The incense sticks would then be extinguished in the water as a symbol of dousing

out the flames of war.

"May the war end now. May we join hands and never know one another as enemies,

from this day forward," exclaimed a grandmother as she held her grandchild out

to receive a water blessing from a walker.

Minefields on either side of the road, temperatures above 40 degrees Centigrade and

rainstorms did little to dampen the spirit of the walkers, or those patiently waiting

by the side of the road to greet them. One day the walkers were caught in a cold

rainstorm. As most of the participants ducked into houses to wait out the rain, 50

monks continued walking during the downpour. When they arrived at the temple, villagers

were kneeling in mud, waiting for their water blessing.

In many parts of Siem Reap and Kompong Thom the walkers literally traversed a war

zone. A day didn't go by that the sound of thumping artillery or land mines exploding

was not heard. People along the route told the walkers repeatedly, "We have

suffered so much," people who had lost arms, legs and eyes during the long civil

war, people who lived underneath blue plastic caves because they had had to flee

their villages. "May we have peace so that we may return to our homes soon,"

pleaded one father, crouching in front of his blue plastic tent.

The Dhama Yietra passed through areas where the U.N peacekeeping forces are not allowed

to travel further than 500 meters from their home base because of the security risk.

The people who lived in these areas had simple prayers. "May we just stop fearing

the night," she pleaded.

Even soldiers would lay down their weapons as the monks filed past and ask to be

blessed. At one stop several soldiers came into the temple where the marchers were

staying and put their weapons on the floor. They bowed in front of the monks, asking

for a blessing of protection. "We don't want anyone to be killed or hurt,"

one said. "I have no ill will in my heart. Please bless us so that our bullets

don't hurt anyone, and so that no one else's bullets hurt us," he continued.

One of the Dhamma Yietra's explicit purposes was to encourage a peaceful environment

during and after the Cambodian elections. As one monk said, "By walking we seek

to spread loving kindness and compassion. For reconciliation after 20 years of conflict

we must be able to trust one another again ... so that true peace may prevail in

Cambodia."

In some towns local government officials tried to discourage the local people from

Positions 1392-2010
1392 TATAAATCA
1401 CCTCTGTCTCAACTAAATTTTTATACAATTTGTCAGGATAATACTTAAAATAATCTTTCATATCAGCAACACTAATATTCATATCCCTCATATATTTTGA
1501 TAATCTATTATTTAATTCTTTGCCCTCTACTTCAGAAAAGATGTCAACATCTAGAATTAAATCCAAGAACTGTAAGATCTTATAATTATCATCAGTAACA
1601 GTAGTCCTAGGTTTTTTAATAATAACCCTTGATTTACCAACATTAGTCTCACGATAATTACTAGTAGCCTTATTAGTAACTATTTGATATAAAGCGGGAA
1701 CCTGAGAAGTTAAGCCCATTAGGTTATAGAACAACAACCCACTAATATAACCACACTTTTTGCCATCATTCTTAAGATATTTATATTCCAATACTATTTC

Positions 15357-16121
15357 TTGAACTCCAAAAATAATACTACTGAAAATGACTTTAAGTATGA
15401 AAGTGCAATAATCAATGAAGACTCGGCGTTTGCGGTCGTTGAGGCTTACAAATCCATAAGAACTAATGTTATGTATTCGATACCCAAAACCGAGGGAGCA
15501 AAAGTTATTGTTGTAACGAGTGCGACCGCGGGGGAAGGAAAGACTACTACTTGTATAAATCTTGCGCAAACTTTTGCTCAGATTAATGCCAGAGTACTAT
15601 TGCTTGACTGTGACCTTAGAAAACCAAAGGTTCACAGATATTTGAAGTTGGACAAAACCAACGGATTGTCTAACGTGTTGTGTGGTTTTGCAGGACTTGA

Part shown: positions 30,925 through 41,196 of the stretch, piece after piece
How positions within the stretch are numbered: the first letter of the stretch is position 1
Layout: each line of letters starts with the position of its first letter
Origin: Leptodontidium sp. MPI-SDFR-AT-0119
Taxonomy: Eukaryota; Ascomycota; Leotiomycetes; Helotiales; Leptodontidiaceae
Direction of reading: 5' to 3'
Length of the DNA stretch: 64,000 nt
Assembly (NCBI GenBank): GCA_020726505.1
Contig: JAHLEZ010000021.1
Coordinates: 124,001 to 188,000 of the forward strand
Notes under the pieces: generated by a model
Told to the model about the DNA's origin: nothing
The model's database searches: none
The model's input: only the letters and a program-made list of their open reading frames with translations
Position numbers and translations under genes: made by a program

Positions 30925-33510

welcoming the walkers. But their actions had the opposite effect. Old men and women

would whisper to the walkers, "We were told not to come, but they cannot stop

us. This is our religion. And we hunger for peace so much," as they made offerings

of food to the monks and nuns.

A young man in another village explained why the people turned out to welcome the

marchers despite being warned not to. "The market is closed, people left their

jobs, their children, to come receive you," he said. "We are so grateful

that you have come to help us find peace... the U.N has sent people from all over

the world to keep peace, but it hasn't worked. All we have left is the monks and

Buddhism...They must lead us out of this mess of killing one another. If we just

think of killing and revenge, it will never end. The monks must guide us."

By the time Dhamma Yietra reached the city of Phnom Penh, a city tense with the fear

of violence, it had swelled to more than 3,000 as many spontaneously joined the walk.

A coalition of women's groups, student associations and human rights groups coordinated

the walk through the streets of the capital, as people from all walks of life spontaneously

joined in.

"I saw the walk in front of my office, and I just had to join. I couldn't stay

inside. I walked off my job.... All Cambodians, and foreigners too, should stop work

an walk for peace today," said one Cambodian worker from an international organization.

Another spectator added, "People were so afraid of the elections. Here in Phnom

Penh they had started to stockpile rice. But the walk has relieved us all, inspired

us with hope."

For two days the walkers marched through the streets of the city, holding silent

meditations for peace at various key points. Rain or scorching heat, thousands joined

each walk. After 15 minutes of silence at what is usually a busy traffic intersection,

a boy leaned over and asked, "Do you have peace?" An elderly man who had

chanted one prayer in Pali, the ancient language of Buddhism, all the way from Siem

Reap, overhead and repeated again, "Nanti Santi barang sok kang," meaning,

"There is no greater happiness than a peaceful heart."

On the morning of May 24 Prince Sihanouk greeted the walkers with words of deep gratitude

for the Dhamma Yietra. In front of the Royal Palace the walkers once again meditated

in silence, praying that all being be free from suffering, fear and sorrow. Then

the Prince made a solemn plea to all of his compatriots for peace and called on all

parties to "put an end to violence and hatred, and take out the spirit of vengeance

...from this day forwards."

Days earlier, on a lonely stretch of road that has no known peace for the past twenty-five

years, a farmer cradling his young son said, "If the Dhamma Yietra brings us

even a moment of peace, my deepest gratitude, for then we can hope."

- Bob Maat and Liz Bernstein, of the coalition for Peace and Reconciliation, and

Yeshua Moser of Nonviolence International participated in Dhamma Yietra. Ker Munthit

contributed to this article.